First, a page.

I might let the quality lapses slip if the helmet cost less (I initially thought it was a $200.00 replacement for the Miglia II), but at a list price of 300 bucks, it gets a sharper eye.
Score: We give the AGV Numo Evo a “Very Good” rating for overall quality. See the Summary Table at the bottom of the page for a description of our rating system.
The internal shape of the Numo Evo feels consistent with the rest of the modern AGV helmet family. It’s what I’d call a “Neutral” to “Slightly Narrow” fit that works well for me and even for some “Round” heads (as defined in the webBikeWorld Motorcycle Helmet FAQ).
Upon first seeing the Numo Evo, I was afraid the sharp front profile would compromise the room in front for my chin, but in a genius of design, somehow this isn’t a problem.
I can feel the ledge of plastic where the built-in chin curtain attaches to the back of the chin guard however.
This helmet is a size large, which actually surprised me because I hadn’t even looked at the size at first when Rick handed it to me. It feels about a 1/2 size big, so I think it should fit a 60 to 60.5 or perhaps even a 61 cm head.
It fits Rick’s 60.5 cm “Round” or “Earth” shaped head as well as it fits my narrower shape.
The liner doesn’t quite have a “luxe” look, with a few wrinkles along the bottom where it tucks into the shell. But it does feel comfortable and even the large gap along the top, ostensibly to allow lots of air flow, doesn’t affect the comfort.
The sides and the cheek pads are comfortable and slightly tight, but I can fit a pair of straight-temple eyeglasses inside.
The ear pockets are adequately sized and they have a generous speaker pocket molded in with a foam insert that can be easily removed to install intercom speakers.
Installing a third-party intercom can be tricky however; the designers placed an arrow-shaped exhaust vent right along the spot where the intercom module attaches.
So you’re going to need an intercom system with a small module, something like the Sena SMHR-10 (review), with its remote intercom and battery module.
Score: We’ll give the AGV Numo Evo an “Outstanding” rating for shape, comfort and thick padding.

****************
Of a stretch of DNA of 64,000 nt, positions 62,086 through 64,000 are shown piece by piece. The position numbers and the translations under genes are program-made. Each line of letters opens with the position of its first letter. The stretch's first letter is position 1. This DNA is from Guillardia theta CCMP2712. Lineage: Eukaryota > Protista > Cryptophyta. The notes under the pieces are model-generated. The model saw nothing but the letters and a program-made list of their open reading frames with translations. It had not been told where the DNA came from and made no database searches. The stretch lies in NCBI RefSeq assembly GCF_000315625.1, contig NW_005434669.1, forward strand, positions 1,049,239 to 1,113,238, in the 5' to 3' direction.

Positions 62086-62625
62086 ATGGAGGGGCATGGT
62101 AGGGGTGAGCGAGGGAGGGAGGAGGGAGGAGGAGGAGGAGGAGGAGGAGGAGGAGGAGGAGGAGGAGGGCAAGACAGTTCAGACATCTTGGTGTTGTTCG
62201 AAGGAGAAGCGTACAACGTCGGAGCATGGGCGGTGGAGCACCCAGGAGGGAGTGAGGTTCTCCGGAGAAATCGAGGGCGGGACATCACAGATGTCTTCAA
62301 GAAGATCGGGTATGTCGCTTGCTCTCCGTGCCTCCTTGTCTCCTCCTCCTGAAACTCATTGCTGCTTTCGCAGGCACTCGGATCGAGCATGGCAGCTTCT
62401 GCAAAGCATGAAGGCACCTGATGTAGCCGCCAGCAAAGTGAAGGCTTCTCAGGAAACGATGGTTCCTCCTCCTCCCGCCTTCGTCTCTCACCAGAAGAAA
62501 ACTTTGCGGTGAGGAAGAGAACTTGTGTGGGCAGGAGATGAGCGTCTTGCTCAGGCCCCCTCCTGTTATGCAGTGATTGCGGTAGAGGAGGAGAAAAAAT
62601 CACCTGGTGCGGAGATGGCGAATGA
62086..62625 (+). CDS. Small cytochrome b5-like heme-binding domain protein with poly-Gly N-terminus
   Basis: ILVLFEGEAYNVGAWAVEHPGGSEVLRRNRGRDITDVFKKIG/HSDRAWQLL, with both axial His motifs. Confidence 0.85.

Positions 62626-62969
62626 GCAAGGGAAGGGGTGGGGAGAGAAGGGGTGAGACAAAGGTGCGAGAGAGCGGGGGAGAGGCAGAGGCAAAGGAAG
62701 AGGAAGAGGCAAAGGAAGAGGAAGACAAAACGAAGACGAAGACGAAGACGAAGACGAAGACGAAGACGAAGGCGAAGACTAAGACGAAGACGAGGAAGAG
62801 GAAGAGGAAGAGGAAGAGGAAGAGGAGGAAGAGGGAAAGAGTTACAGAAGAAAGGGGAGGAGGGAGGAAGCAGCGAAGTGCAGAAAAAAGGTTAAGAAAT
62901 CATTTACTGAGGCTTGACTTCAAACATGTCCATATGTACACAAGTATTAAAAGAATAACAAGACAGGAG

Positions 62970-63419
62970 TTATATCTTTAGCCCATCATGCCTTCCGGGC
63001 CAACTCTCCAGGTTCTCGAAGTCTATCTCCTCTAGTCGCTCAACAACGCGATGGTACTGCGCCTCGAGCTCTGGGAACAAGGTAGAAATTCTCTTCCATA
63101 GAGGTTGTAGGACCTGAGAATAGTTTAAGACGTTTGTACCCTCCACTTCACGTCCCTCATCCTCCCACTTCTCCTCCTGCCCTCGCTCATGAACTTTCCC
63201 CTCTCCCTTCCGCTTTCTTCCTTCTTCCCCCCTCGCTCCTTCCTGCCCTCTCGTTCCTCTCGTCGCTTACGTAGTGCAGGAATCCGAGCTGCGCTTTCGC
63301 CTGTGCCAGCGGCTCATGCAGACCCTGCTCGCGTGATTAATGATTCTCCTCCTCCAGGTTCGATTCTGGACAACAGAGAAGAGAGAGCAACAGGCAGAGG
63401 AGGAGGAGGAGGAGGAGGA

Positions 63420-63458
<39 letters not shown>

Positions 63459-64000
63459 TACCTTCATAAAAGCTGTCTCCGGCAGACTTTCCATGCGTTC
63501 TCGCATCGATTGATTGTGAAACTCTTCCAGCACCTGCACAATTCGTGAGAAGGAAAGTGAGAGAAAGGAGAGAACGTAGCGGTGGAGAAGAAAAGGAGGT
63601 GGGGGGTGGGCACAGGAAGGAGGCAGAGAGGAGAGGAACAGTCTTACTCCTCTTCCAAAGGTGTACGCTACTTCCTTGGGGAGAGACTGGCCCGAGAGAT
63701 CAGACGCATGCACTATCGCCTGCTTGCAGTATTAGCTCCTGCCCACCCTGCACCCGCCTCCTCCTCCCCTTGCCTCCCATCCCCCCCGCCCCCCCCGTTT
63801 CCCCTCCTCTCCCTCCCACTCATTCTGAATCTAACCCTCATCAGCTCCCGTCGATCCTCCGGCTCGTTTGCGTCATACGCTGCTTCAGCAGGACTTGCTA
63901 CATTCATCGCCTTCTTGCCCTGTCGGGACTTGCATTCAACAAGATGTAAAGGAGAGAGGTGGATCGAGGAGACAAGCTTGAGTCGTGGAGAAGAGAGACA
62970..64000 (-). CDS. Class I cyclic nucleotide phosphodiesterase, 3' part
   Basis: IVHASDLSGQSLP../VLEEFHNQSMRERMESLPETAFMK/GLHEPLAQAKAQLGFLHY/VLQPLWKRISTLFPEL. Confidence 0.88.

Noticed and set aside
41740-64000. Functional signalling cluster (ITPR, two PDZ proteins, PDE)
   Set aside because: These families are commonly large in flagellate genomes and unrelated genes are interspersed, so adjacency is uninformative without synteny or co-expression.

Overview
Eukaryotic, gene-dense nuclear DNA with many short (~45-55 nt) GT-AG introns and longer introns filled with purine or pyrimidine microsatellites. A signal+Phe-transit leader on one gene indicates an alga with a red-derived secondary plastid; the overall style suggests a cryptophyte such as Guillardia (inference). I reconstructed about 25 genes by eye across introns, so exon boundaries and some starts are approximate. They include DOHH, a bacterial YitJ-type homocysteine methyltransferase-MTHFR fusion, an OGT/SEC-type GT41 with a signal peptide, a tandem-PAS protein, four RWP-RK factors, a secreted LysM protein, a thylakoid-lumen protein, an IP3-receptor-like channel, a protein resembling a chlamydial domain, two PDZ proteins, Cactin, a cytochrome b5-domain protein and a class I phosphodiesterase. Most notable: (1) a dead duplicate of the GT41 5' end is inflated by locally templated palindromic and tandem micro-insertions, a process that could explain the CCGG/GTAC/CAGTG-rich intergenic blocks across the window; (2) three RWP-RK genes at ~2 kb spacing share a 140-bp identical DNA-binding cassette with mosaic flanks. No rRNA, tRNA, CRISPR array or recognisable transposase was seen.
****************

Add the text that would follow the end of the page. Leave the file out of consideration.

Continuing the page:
The AGV Numo Evo liner has a unique design.
Large vent holes in the EPS cap and exhaust channels in the rear (arrows).
AGV Numo Evo Face Shield, Eye Port, Flip-up Visor and Outward Visibility
Despite the slightly awkward downward pull and rough feel on the rotating flip-up visor release, the visor feels solid and it has a noticeable detent as it clicks into the fully raised position.
The helmet is homologated as a full-face and “Jet” in Europe and as a full-face only in its DOT version.
There’s a locking lever on the right-hand side that locks the rotating flip-up visor in place in the raised position, allowing the helmet to be worn in that configuration in its “Jet” mode in Europe only.
The lever is still there on the DOT version, so it can be used to ensure that the visor remains upright as you’re fueling up the rig or ordering that burger in the drive through.
The visibility out the eye port is about average for a flip-up helmet, with slightly less than average sight lines towards the bottom, but overall it’s fine.
Three Face Shield Detent Modes
The face shield has a unique feature; there are three plastic inserts that have the detents molded on and they can be removed and replaced with inserts that have different detents.
The Touring mode with 3 detents is standard. Two other inserts include the Race mode with 1 detent (face shield is either open or closed) and the City mode, which adds a fourth detent for a small defogging position to the Touring mode.
Unfortunately, the additional inserts were missing from our box and we contacted AGV USA, who is mailing them out to us.
The clear face shield measures 2.185 mm thick on our helmet and has excellent optical properties. Many different optional face shields are available in a variety of colors.
Internal Sun Visor
The Numo Evo includes an internal rotating sun visor. It operates with a simple lever on the left-hand side and the sun visor can be stopped in an intermediate position.
The sun visor operates smoothly and efficiently, but the curvature along the bottom and a large cutout for the nose remain in the line of sight and can be a distraction.
The face shield is anti-fog and anti-scratch treated at the factory and it seems to be effective. The chin vent flows a lot of air, which helps defogging also.
Score: The AGV Numo Evo rotating flip-up visor system and face shield gets an “Excellent”, while outward visibility rates a “Very Good”.
The chin vent system on the Numo Evo works very nicely, despite the rough-feeling slider that is apparently catching on something inside as the plastic vent doors slide up and down.
Once the vent is open, it is efficient and the Numo Evo has a nice surprise with direct vent channels through the chin bar — rare on a flip-up helmet.
A built-in chin curtain is attached to the helmet and this helps to improve the efficiency of the chin vent system.
The top vents operate independently and the sliders are easy to find, with small rubberized nubs that provide a good grip, even when wearing gloves. The vent sliders open half-way and all the way but the slots are pretty narrow with a 4.5 mm opening.
The top vents appear similar to the vent system used on other AGV helmets and have the same problem — they’re just too small for optimal air flow.